Note that in your option 3 the unique keys of the hash will be likely to clobber some data as the anonymonk specified that the first value is price in his problem. Hashes are great for many reasons but this example is easily and simply addressed by a simple numerical sort so unless there is reason to need to search the data by price, and a certainty of unique pricing, I'll go with one of your first two options.

      I'd like to be able to assign to an luser

Re: Sorting an array of strings by number
by MZSanford (Curate) on Oct 01, 2001 at 16:01 UTC
    I would guess a custom sort black ... like the following test :

    @a = qw(39 45 120 139); @b = sort(@a); @c = sort { $a <=> $b } @a; print "B : ",join(',',@b),"\n"; # B : 120,139,39,45 print "C : ",join(',',@c),"\n"; # C : 39,45,120,139

    "They shall not overcome. Whoever told them that the truth shall set them free was obviously and grossly unfamiliar with federal law."
        -- John Ashcroft
Re: Sorting an array of strings by number
by Chady (Priest) on Oct 01, 2001 at 16:02 UTC

    force comparing when you sort :

    foreach $line (sort { (split /:/, $a)[0] <=> (split /:/, $b)[0] } @lis +t){ ...

    He who asks will be a fool for five minutes, but he who doesn't ask will remain a fool for life.

    Chady |
Re: Sorting an array of strings by number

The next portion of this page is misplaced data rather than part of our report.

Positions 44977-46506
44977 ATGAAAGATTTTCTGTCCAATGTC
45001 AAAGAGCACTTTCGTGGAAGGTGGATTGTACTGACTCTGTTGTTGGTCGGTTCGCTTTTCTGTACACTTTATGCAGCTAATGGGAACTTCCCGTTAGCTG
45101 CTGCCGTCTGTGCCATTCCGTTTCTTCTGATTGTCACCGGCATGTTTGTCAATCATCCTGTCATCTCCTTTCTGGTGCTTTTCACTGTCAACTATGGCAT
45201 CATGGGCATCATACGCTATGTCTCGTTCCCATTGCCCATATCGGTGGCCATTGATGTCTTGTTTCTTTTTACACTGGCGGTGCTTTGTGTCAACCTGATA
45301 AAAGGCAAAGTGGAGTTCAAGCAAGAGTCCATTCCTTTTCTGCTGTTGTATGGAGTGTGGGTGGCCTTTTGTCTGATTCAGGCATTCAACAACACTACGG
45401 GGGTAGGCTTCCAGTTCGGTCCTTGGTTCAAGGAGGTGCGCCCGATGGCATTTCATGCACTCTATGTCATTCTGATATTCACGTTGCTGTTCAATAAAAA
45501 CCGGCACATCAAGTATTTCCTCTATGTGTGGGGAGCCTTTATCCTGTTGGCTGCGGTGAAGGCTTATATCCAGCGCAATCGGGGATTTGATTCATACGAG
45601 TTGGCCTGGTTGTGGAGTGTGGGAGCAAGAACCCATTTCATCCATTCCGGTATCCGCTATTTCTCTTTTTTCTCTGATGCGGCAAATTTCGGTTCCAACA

by suaveant (Parson) on Oct 01, 2001 at 17:28 UTC
    Actually, you do not have to do the extra work of extracting the numbers from your strings if you do not want to. The way perl handles strings (IIRC) in a numeric context is it will take whatever it recognizes as a number off the front of the string, like in this example
    print('1.01:dfsfda'+'1.34:kjlkljkj',"\n"); # prints 2.35\n
    So, all you should need is the simple
    @sorted = sort { $a <=> $b } @data;

                    - Ant
                    - Some of my best work - Fish Dinner

      True. But I don't think anyone has mentioned that this will generate warnings. But you can turn them off around that part of the code:

      my @sorted= do { local( $^W )= 0; sort { $a <=> $b } @data; };

              - tye (but my friends call me "Tye")

        Or if you're using a 5.6 or newer perl you can turn off just warnings about the numericness (see perllexwarn for more information).

        my @sorted = do { no warnings 'numeric'; sort { $a <=> $b } @data ; };
Re: Sorting an array of strings by number
by broquaint (Abbot) on Oct 01, 2001 at 16:53 UTC
    How about this -
    @res = sort { int($a) <=> int($b) } <DATA>; print foreach(@res); __END__ 34:dsfalk:as4 2:asd:3425 67:dfa:srkwej9 98:erwvrklj:sek output - 2:asd:3425 34:dsfalk:as4 67:dfa:srkwej9 98:erwvrklj:sek
    This sorts the data according to the number in the first field, so pretty much what you're looking for right?


Schwartzian Transform, anyone?
by Fletch (Chancellor) on Oct 02, 2001 at 19:21 UTC
    @lines = ( q{23.40:hello:this:is:a:line}, q{123.38:this:is:another:line}, q{7.32895:yet:another:line}, ); @sorted = map { $_->[1] } sort { $a->[0] <=> $b->[0] } map { [ (split(/:/,$_))[0], $_ ] }@lines;

    Of course, if you're going to split things anyhow, it might make just as much sense to go ahead and split the whole line and just use that.

    @split = sort { $a->[0] <=> $b->[0] } map { [ split /:/ ] } @lines;